The presenting issue has been the role of our GLBT members within the Church. In some parts of the Anglican Communion, this debate continues. It is often masked by the extremists in the US as the claim that they are defending "the authority of scripture." The reality is that there are a number of divergent views on exactly what scripture has to say, if anything, on this matter. Personally, I've grown weary of such debates, but, if some of you are new to the argument, I recommend this resource, which briefly addresses the various verses from scripture that some consider relevant from both a conservative and a liberal point of view. As you can see, to claim the bible is "clear" on this matter is an extreme position.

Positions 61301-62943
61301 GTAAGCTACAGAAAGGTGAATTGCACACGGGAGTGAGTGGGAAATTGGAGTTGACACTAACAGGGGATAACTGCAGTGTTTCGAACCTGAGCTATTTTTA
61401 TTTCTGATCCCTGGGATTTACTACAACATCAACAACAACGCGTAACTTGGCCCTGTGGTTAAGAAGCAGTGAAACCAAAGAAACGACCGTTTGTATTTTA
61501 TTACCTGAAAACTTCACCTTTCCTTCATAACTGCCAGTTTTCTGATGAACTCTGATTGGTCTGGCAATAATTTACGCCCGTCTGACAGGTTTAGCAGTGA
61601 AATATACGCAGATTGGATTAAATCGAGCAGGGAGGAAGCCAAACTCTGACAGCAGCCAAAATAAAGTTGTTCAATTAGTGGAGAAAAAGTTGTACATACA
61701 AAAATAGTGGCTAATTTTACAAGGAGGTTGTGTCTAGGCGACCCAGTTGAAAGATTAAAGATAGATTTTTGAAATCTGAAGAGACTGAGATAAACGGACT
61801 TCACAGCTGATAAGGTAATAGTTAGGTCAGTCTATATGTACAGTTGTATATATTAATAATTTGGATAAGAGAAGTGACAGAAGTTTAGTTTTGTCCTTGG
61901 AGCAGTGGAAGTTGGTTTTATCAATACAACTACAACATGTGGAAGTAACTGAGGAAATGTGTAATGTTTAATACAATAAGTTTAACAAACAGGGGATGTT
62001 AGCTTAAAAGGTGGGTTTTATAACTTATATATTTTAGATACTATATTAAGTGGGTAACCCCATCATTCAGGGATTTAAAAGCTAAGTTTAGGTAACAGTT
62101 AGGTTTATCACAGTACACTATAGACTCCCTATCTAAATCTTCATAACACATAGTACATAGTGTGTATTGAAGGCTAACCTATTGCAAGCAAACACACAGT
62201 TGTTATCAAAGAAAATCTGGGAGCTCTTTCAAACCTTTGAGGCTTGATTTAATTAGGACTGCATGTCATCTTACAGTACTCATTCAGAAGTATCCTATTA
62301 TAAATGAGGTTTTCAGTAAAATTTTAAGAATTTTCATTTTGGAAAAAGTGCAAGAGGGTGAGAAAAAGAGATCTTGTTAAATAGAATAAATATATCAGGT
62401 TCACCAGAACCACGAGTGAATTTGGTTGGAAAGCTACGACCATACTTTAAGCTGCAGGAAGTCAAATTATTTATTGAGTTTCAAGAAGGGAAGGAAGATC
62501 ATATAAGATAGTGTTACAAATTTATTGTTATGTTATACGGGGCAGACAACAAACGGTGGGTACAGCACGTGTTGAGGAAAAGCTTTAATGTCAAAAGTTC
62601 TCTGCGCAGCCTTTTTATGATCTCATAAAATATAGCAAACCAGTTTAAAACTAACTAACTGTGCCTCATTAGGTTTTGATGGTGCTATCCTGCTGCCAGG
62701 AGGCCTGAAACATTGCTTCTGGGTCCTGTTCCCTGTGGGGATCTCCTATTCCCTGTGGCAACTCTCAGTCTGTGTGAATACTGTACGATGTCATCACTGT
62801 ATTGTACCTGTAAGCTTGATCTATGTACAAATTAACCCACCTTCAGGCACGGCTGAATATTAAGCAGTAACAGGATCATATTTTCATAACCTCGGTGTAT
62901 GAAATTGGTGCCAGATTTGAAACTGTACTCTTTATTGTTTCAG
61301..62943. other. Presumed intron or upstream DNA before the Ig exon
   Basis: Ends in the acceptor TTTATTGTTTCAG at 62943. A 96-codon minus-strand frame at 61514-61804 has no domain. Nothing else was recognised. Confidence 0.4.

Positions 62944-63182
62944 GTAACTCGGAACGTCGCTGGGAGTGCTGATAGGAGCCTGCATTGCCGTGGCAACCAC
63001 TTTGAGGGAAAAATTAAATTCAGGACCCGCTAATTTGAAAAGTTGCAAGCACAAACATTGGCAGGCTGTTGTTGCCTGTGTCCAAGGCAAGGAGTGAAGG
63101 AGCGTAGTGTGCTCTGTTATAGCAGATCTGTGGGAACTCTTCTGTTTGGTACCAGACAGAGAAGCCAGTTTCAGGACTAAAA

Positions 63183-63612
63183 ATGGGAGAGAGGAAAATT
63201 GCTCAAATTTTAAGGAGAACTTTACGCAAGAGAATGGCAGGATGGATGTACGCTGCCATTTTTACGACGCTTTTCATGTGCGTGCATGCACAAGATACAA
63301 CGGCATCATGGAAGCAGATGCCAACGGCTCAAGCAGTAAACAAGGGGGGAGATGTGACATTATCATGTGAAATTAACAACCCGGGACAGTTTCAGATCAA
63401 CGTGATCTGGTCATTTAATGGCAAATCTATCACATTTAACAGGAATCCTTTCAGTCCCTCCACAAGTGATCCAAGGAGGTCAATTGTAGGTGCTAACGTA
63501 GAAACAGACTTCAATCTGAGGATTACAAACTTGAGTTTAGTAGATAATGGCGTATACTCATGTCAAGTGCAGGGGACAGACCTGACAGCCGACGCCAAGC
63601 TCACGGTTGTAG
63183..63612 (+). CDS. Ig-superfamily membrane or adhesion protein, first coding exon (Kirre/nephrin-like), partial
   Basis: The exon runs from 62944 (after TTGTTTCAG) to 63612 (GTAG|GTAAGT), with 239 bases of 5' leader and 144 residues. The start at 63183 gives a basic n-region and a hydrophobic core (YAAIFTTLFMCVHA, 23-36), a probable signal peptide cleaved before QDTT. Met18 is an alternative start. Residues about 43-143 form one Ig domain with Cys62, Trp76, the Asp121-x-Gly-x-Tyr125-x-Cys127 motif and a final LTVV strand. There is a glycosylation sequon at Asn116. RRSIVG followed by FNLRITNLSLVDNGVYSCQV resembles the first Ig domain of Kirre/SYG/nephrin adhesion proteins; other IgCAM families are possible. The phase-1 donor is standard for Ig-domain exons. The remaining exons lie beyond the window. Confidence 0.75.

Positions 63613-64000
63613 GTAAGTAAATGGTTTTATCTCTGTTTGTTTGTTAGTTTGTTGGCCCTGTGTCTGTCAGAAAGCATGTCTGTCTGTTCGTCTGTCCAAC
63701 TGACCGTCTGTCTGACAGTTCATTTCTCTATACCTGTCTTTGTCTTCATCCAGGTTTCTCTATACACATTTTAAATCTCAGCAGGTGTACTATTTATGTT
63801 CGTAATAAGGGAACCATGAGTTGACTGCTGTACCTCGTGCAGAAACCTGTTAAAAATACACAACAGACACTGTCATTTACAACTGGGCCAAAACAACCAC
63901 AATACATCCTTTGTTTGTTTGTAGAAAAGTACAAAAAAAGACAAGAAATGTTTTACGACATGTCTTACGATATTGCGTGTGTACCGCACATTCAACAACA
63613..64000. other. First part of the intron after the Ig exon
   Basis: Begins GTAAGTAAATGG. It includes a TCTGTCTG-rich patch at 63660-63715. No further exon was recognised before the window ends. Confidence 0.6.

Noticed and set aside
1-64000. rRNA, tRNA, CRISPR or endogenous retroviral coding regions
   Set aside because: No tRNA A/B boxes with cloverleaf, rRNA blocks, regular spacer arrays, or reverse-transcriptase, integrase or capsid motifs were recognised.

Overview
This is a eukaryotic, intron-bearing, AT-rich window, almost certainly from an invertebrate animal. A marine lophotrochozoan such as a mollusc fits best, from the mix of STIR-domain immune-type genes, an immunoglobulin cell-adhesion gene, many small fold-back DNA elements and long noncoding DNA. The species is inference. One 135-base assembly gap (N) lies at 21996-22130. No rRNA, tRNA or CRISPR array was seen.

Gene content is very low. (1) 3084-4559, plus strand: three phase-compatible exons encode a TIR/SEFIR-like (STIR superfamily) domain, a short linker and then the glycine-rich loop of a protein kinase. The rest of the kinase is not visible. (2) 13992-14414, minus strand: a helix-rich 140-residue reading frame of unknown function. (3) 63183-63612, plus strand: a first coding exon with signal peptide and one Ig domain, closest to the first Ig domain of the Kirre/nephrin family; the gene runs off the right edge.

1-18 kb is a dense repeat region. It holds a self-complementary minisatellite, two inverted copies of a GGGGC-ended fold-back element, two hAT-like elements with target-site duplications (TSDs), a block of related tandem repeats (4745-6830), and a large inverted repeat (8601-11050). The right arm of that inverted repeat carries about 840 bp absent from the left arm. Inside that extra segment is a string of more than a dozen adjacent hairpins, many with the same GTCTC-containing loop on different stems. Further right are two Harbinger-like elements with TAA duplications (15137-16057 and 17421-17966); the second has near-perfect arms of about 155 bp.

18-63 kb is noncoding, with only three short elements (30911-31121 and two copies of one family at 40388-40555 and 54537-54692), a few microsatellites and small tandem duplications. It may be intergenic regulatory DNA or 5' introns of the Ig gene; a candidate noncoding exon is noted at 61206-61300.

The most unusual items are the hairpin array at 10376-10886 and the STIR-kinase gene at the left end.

Because TEC has moved towards the inclusion of all the baptized in the life of the Church, the movement to replace it with a "purified" Anglican presence in North America was launched. A popular tactic of this extremist group has been to align themselves with a foreign bishop (usually from Rwanda, Uganda, Nigeria or the Southern Cone), and then announce that they were no longer a part of the "apostate" Episcopal Church. Backed by their foreign bishop, many of these groups also claimed ownership of all assets, including their physical plant, contrary to canon law. These brazen border crossings by foreign bishops are, in my estimation, acts of larceny, and should be treated as such. But, apparently, calling a thief a thief is not the Anglican way. So, we have taken these...ummm..."misguided" congregations to court to attempt to regain those assets that have been wrongly acquired by these pillagers in purple. And now we have a few dioceses that have also decided that they cannot tolerate gay cooties in their church. Imagine that.